TIP 63: Medications for Opioid Use Disorder

Executive Summary

For Healthcare and Addiction Professionals, Policymakers, Patients, and Families

The Executive Summary of this Treatment Improvement Protocol provides an overview on the use of the three US Food and Drug Administration–approved mediations used to treat opioid use disorder—methadone, naltrexone, and buprenorphine—and the other strategies and services needed to support recovery.

TIP Navigation

  • Part 1: Introduction to Medications for Opioid Use Disorder Treatment

    • For healthcare and addiction professionals, policymakers, patients, and families

  • Part 2: Addressing Opioid Use Disorder in General Medical Settings

    • For healthcare professionals

  • Part 3: Pharmacotherapy for Opioid Use Disorder

    • For healthcare professionals

  • Part 4: Partnering Addiction Treatment Counselors with Clients and Healthcare Professionals

    • For healthcare and addiction professionals

  • Part 5: Resources Related to Medications for Opioid Use Disorder

    • For healthcare and addiction professionals, policymakers, patients, and families


The Substance Abuse and Mental Health Services Administration (SAMSA) is the US Department of Health and Human Services agency that leads public health efforts to advance the behavioral health of the nation. SAMHSA’s mission is to reduce the impact of substance abuse and mental illness on America’s communities.

The Treatment Improvement Protocol (TIP) series fulfills SAMHSA’s mission by providing science-based best-practice guidance to the behavioral health field. TIPs reflect careful consideration of all relevant clinical and health service research, demonstrated experience, and implementation requirements. Select nonfederal clinical researchers, service providers, program administrators, and patient advocates comprising each TIP’s consensus panel discuss these factors, offering input on the TIP’s specific topic in their areas of expertise to reach consensus on best practices. Field reviewers then assess draft content.

The talent, dedication, and hard work that TIP panelists and reviewers bring to this highly participatory process have helped bridge the gap between the promise of research and the needs of practicing clinicians and administrators to serve, in the most scientifically sound and effective ways, people in need of behavioral health services. We are grateful to all who have joined with us to contribute to advances in the behavioral health field.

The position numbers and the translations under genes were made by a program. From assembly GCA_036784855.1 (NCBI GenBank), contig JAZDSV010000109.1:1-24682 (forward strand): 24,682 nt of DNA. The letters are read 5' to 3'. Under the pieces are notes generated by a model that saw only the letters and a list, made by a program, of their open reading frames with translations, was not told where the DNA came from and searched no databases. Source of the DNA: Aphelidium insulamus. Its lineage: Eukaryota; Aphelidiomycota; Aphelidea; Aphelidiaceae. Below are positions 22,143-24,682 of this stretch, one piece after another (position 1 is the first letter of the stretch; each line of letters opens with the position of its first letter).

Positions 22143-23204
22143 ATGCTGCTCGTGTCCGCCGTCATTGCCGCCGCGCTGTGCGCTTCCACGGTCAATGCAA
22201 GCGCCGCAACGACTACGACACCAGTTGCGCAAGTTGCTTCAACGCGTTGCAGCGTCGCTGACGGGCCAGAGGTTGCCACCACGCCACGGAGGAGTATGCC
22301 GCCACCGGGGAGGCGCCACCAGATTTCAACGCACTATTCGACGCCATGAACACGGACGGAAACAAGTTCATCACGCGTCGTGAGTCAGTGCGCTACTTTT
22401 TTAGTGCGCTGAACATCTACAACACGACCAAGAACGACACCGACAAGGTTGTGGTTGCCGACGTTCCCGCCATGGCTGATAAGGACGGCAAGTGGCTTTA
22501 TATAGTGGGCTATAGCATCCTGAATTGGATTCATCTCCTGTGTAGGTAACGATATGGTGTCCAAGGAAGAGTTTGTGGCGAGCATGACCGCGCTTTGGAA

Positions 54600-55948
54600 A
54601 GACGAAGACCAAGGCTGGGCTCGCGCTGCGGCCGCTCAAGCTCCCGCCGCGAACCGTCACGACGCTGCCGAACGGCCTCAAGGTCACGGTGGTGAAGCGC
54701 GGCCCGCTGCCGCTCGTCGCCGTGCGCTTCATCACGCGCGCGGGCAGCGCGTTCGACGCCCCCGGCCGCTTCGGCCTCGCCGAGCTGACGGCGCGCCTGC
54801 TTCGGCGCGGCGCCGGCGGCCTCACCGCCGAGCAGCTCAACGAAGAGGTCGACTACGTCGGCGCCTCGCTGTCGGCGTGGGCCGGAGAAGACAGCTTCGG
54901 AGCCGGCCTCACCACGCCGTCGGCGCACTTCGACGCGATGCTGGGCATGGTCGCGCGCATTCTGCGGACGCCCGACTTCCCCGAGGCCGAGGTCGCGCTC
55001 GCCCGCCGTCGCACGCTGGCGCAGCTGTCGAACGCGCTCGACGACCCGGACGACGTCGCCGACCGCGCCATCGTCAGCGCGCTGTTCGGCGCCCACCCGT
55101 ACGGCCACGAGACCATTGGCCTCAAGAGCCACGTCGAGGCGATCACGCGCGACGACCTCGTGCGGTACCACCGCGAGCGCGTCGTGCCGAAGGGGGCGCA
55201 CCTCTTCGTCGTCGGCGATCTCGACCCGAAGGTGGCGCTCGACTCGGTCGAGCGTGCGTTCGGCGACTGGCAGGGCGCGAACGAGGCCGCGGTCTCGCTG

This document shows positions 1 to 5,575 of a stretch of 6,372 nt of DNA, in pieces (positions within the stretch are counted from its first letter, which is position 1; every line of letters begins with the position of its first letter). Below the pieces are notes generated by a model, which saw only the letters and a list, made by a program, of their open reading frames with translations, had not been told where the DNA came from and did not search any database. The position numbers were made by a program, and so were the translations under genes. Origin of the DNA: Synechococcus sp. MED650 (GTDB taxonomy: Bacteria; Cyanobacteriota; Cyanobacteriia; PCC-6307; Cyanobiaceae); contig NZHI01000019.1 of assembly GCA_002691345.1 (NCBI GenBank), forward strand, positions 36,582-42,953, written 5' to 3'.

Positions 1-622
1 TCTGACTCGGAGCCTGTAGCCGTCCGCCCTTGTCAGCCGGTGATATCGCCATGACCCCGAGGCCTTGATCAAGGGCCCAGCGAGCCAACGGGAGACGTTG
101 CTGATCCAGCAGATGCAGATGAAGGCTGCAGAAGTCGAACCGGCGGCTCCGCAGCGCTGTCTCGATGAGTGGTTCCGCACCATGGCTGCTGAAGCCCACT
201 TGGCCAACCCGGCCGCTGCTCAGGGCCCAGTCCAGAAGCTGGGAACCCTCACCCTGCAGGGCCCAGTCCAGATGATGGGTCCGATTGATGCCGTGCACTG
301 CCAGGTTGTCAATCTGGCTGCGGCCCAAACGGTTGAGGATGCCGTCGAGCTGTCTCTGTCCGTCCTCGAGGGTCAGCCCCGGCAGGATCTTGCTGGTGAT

Elinore F. McCance-Katz, MD, PhD

Assistant Secretary for Mental Health and Substance Use


A. Kathryn Power, MEd

Acting Director

Center for Substance Abuse Treatment


Frances M. Harding


Center for Substance Abuse Prevention


Paolo del Vecchio, MSW


Center for Mental Health Services


Daryl W. Kade, MA


Center for Behavioral Health Statistics and Quality


Executive Summary

The goal of treatment for opioid addiction or opioid use disorder (OUD) is remission of the disorder leading to lasting recovery. Recovery is a process of change through which individuals improve their health and wellness, live self-directed lives, and strive to reach their full potential. 18 This Treatment Improvement Protocol (TIP) reviews the use of the three US Food and Drug Administration (FDA)–approved medications used to treat OUD—methadone, naltrexone, and buprenorphine—and the other strategies and services needed to support recovery for people with OUD.


Our nation faces a crisis of overdose deaths from opioids, including heroin, illicit fentanyl, and prescription opioids. These deaths represent a mere fraction of the total number of Americans harmed by opioid misuse and addiction. Many Americans now suffer daily from a chronic medical illness called “opioid addiction” or OUD (see the Glossary in Part 5 of this TIP for definitions). Healthcare professionals, treatment providers, and policymakers have a responsibility to expand access to evidence-based, effective care for people with OUD.

Estimated cost of the OPIOID EPIDEMIC was $504 BILLION in 2015. 5

An expert panel developed the TIP’s content based on a review of the literature and on their extensive experience in the field of addiction treatment. Other professionals also generously contributed their time and commitment to this project.

An estimated 1.8M AMERICANS have OUD related to opioid painkillers; 626K have heroin-related OUD. 3

The TIP is divided into parts so that readers can easily find the material they need. Part 1 is a general introduction to providing medications for OUD and issues related to providing that treatment. Some readers may prefer to go directly to those parts most relevant to their areas of interest, but everyone is encouraged to read Part 1 to establish a shared understanding of key facts and issues covered in detail in this TIP.